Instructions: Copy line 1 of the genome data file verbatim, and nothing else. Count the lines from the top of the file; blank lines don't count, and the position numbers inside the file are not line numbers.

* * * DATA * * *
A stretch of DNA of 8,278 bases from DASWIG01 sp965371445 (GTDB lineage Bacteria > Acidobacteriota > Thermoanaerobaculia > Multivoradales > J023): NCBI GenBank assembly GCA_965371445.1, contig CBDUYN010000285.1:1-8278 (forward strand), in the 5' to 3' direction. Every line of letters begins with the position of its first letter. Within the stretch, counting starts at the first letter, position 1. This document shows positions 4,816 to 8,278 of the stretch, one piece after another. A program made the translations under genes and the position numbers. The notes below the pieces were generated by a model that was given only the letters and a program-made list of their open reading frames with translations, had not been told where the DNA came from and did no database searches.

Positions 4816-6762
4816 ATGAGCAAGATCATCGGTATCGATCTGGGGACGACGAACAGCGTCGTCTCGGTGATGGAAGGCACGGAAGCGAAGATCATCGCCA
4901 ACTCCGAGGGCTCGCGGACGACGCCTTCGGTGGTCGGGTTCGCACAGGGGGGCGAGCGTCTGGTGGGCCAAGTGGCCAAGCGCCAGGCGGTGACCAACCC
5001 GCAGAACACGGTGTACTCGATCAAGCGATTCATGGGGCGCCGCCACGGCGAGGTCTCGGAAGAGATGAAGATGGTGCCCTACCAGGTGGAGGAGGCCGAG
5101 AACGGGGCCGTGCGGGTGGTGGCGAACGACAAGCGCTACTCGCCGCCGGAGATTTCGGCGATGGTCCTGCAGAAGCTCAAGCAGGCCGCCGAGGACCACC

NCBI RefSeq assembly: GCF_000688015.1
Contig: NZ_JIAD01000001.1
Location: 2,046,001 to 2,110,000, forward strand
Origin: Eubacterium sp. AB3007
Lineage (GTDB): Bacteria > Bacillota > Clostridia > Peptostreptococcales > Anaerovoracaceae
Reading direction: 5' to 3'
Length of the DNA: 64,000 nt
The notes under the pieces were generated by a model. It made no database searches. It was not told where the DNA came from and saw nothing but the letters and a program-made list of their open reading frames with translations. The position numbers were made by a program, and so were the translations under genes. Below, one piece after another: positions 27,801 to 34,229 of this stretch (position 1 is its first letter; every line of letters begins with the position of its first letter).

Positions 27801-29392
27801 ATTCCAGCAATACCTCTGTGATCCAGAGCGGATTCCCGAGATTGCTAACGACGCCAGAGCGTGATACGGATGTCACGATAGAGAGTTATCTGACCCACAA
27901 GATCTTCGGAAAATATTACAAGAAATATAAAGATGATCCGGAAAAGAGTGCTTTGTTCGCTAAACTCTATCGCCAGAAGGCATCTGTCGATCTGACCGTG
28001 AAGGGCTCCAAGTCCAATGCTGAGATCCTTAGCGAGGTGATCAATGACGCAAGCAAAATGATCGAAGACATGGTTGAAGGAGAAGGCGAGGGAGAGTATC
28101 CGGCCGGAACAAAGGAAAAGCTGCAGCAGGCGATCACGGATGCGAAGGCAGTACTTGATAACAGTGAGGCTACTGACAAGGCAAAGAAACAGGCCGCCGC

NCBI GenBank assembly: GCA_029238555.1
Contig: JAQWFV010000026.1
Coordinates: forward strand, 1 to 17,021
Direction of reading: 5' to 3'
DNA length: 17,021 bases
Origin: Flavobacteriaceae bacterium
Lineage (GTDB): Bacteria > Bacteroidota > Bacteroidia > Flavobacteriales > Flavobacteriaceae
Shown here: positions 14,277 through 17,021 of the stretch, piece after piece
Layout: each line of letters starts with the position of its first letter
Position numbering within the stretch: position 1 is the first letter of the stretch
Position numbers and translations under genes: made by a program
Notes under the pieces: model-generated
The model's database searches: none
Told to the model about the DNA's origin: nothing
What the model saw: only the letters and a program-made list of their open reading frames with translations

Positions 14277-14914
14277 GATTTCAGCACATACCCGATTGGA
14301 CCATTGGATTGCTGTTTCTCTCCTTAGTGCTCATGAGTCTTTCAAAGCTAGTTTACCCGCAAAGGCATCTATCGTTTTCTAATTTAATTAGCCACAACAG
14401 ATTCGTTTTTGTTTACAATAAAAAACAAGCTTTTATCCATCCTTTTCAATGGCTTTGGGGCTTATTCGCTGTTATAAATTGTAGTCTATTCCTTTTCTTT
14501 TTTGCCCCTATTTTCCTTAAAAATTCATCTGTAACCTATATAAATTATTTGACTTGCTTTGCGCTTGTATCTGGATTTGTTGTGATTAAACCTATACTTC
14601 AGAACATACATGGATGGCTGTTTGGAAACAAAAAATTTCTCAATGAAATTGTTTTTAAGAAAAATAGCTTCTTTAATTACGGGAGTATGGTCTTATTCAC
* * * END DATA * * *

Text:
A stretch of DNA of 8,278 bases from DASWIG01 sp965371445 (GTDB lineage Bacteria > Acidobacteriota > Thermoanaerobaculia > Multivoradales > J023): NCBI GenBank assembly GCA_965371445.1, contig CBDUYN010000285.1:1-8278 (forward strand), in the 5' to 3' direction. Every line of letters begins with the position of its first letter. Within the stretch, counting starts at the first letter, position 1. This document shows positions 4,816 to 8,278 of the stretch, one piece after another. A program made the translations under genes and the position numbers. The notes below the pieces were generated by a model that was given only the letters and a program-made list of their open reading frames with translations, had not been told where the DNA came from and did no database searches.